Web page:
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Crowds of onlookers filled Bedford’s streets Oct. 19, 1794, as the President of the United States rode into town.
A witness recalled that 62-year-old Washington — “the Father of His Country,” as he was already widely called — appeared pleased as he passed down a street, removed his hat and bowed. The crowds remained silent, “anxious to see this very great and good man.”
But this was no campaign stop. Washington stood at the head of an army thousands of men strong, and to many in Bedford, it was an unwanted occupying force. It would be the only time in American history that a sitting president led an army in the field.
“They probably weren’t happy to see he was there,” local historian Larry Smith of East Freedom said last week.
It’s been more than 220 years since Washington stayed in Bedford as he moved to put down tax-protesting rebels in western Pennsylvania. As the country marks Presidents Day and the 283rd anniversary of Washington’s birth this week, some in Bedford hope to turn the so-called Whiskey Rebellion into a point of pride – and tourism – for Bedford County.
“We don’t have Disney. We don’t have a big, huge attraction,” said Melissa Jacobs, owner of the 18th-century Jean Bonnet Tavern outside Bedford, where rebels gathered in 1794 to protest the federal government. “What we do have, though, is our own unique story to tell.”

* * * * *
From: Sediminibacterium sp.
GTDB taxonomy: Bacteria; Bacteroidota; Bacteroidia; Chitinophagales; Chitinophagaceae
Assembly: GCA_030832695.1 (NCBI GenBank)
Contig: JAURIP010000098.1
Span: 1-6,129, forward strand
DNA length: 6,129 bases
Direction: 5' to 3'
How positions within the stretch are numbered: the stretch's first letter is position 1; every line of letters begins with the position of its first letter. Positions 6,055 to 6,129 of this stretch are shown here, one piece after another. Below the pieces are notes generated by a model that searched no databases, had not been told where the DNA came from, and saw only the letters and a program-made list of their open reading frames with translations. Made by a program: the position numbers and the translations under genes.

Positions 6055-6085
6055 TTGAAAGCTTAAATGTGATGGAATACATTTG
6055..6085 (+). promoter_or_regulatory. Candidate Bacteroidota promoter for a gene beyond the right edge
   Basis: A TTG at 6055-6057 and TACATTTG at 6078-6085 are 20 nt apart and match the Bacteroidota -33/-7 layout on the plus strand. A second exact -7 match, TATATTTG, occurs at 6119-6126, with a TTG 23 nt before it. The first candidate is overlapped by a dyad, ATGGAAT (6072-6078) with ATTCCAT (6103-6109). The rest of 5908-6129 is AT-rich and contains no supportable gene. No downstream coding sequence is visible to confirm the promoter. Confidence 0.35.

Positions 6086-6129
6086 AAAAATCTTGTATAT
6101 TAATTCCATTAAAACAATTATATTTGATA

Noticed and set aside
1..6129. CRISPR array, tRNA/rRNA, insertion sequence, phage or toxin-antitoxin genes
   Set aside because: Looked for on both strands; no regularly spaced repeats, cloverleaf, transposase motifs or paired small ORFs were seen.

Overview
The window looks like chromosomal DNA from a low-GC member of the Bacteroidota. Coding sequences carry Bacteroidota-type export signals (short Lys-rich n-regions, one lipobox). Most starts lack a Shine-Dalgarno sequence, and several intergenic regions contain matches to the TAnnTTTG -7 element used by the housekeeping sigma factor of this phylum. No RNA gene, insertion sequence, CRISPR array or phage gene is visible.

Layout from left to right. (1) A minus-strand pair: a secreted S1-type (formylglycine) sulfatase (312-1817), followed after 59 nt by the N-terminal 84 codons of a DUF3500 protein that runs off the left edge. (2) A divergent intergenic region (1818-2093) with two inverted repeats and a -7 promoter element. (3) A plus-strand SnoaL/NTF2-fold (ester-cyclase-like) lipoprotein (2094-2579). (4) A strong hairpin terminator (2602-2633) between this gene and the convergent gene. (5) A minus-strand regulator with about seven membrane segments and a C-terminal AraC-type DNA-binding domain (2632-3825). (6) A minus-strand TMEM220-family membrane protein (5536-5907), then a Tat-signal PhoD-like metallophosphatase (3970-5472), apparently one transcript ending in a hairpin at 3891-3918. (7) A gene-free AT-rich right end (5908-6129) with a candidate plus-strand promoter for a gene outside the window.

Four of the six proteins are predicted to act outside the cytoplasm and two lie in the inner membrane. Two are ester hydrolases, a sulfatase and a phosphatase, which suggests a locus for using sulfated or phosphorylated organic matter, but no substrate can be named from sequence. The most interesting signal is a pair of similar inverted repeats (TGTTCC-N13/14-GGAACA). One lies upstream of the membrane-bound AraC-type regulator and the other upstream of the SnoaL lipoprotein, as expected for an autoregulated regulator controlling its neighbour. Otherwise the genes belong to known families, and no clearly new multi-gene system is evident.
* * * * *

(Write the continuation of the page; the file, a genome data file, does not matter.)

‘Children Even Drank It’
The conflict that brought Washington’s army to Bedford began with a familiar problem: a growing national debt.
The newly created United States had won its independence with tens of millions of dollars in loans, and in the years after the war with Great Britain, Secretary of the Treasury Alexander Hamilton (best known today as the face of the $10 bill) pushed for new taxes to repay the fledgling nation’s creditors.
Just as politicians today look to unhealthy goods like cigarettes for new taxes, the U.S. government settled on whiskey as an easy source of revenue.
That was fine for politicians on the East Coast. But in the mountain frontier of western and central Pennsylvania, whiskey was a way of life.
“You couldn’t really drink the water. It was like a Third-World nation,” Smith said.
Instead, they drank whiskey, made at home stills from the rye that grew across Pennsylvania. So-called Monongahela Rye was produced in huge quantities and shipped across the mountains to the cities of the East, providing a profitable industry for western settlers.
“The children even drank it,” Smith said.
Western Pennsylvanians bristled when the whiskey tax passed in 1791, complaining that it was an unfair levy on an already poor region. Rumblings of discontent started around Pittsburgh and spread beyond Bedford County, which at the time included parts of modern-day Blair, Cambria, Somerset and Fulton counties.
The reaction was bitter and sometimes violent.
Farmers near Pittsburgh seized tax collectors, doused them in hot tar and feathers and marched them through the streets. Anonymous writers penned pamphlets threatening those who cooperated with the government, while bands of armed men met to organize further resistance.